Their resting time is mostly in daylight, when they curl up under cover of bush or grass or in a hole in the ground. They change shelter daily, except when the colder months come, as they hibernate during that time, only emerging to eat during warm spells. Southern African Hedgehogs are fairly vocal, and communicate in a series of grunts and snuffles. When alarmed, they emit a high-pitched cry. Although they generally move slowly, they are capable of moving quickly by rising high on their long legs. Usually litter size is two to four (although it has been known to reach 11), and the young are born during the summer months. My Hedgehog had 8 little hoglets at her last litter.

Baby African Hedgehogs at San Diego Zoo -
Photo Credit: Ken Bohn, San Diego Zoological Society

When alarmed, a hedgehog will roll into a ball, with his head and limbs tucked in, and his spines pointing outward, resembling a spiny ball. A hedgehog can remain in this position for hours. One should never try to force a hedgehog out of this rolled position. Hedgehogs rarely bite, but if frightened, especially males, may hiss.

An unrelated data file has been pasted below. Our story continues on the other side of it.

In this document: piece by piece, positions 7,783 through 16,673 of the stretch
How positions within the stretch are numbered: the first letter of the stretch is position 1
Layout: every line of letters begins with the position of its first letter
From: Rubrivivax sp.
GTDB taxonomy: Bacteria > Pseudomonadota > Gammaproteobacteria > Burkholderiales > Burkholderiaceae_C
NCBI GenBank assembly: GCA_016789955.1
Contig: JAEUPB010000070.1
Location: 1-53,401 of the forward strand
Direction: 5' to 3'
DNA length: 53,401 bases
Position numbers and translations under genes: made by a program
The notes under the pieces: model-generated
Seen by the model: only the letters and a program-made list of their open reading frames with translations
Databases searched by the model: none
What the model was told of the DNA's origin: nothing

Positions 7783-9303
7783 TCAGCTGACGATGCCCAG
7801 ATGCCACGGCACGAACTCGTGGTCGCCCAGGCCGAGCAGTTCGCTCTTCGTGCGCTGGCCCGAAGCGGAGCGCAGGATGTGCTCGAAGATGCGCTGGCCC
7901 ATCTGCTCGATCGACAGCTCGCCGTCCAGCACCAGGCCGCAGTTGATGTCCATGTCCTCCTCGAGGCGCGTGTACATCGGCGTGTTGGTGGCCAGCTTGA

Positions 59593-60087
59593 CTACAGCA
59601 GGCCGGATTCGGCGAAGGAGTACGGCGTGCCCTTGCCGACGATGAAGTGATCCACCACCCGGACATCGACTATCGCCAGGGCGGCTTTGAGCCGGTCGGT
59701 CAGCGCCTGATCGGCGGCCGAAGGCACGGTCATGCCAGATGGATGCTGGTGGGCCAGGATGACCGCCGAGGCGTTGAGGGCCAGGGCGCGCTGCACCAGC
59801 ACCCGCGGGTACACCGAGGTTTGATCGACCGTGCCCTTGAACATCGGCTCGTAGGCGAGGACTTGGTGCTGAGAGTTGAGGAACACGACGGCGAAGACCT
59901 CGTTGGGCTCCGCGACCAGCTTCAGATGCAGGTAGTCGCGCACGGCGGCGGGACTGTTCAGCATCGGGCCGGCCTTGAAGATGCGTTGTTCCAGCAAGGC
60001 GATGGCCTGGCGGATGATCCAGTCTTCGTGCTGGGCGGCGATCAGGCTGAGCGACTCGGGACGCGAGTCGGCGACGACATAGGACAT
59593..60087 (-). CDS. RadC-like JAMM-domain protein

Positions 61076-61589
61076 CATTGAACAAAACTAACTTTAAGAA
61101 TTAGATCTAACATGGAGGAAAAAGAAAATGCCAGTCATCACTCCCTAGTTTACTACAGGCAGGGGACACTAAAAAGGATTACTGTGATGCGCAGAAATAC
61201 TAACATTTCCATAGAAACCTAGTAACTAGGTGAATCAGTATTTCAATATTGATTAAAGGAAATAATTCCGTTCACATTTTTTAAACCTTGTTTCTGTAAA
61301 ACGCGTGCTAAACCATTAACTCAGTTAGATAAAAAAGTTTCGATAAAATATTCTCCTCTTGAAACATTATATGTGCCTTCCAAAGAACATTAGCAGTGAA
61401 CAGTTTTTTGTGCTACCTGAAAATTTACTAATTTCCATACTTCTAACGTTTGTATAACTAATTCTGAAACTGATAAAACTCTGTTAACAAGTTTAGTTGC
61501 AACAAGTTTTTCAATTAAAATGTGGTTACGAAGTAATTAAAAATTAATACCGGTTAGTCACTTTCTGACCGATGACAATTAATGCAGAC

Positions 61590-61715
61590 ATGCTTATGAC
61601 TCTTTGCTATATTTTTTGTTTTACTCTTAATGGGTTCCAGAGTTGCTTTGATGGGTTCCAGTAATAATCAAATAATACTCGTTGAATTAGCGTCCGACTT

An interesting behavior of hedgehogs is called "anting" or "self-anointing." When a hedgehog encounters an unusual or unfamiliar smell, or the presence of new food, she will place the new material in her mouth and start to salivate excessively, creating a foamy saliva. She spits this foam onto herself and spreads it over her quills. The reason for this behavior is unknown.

The main predator of the hedgehog is man, being used as food and for their perceived medicinal purposes in traditional medicine. Hedgehogs are also killed on roads. As well as this, the loss of habitat and agricultural expansion are both detrimental to the hedgehog’s survival. Veld fires in South Africa are also responsible for the loss of great numbers of hedgehogs.

TERMINOLOGY : Males, Females, Hoglets or pups, Herd, Quills or Spines

SIZE: Length 20cm, mass 350 g.



Dry Cat food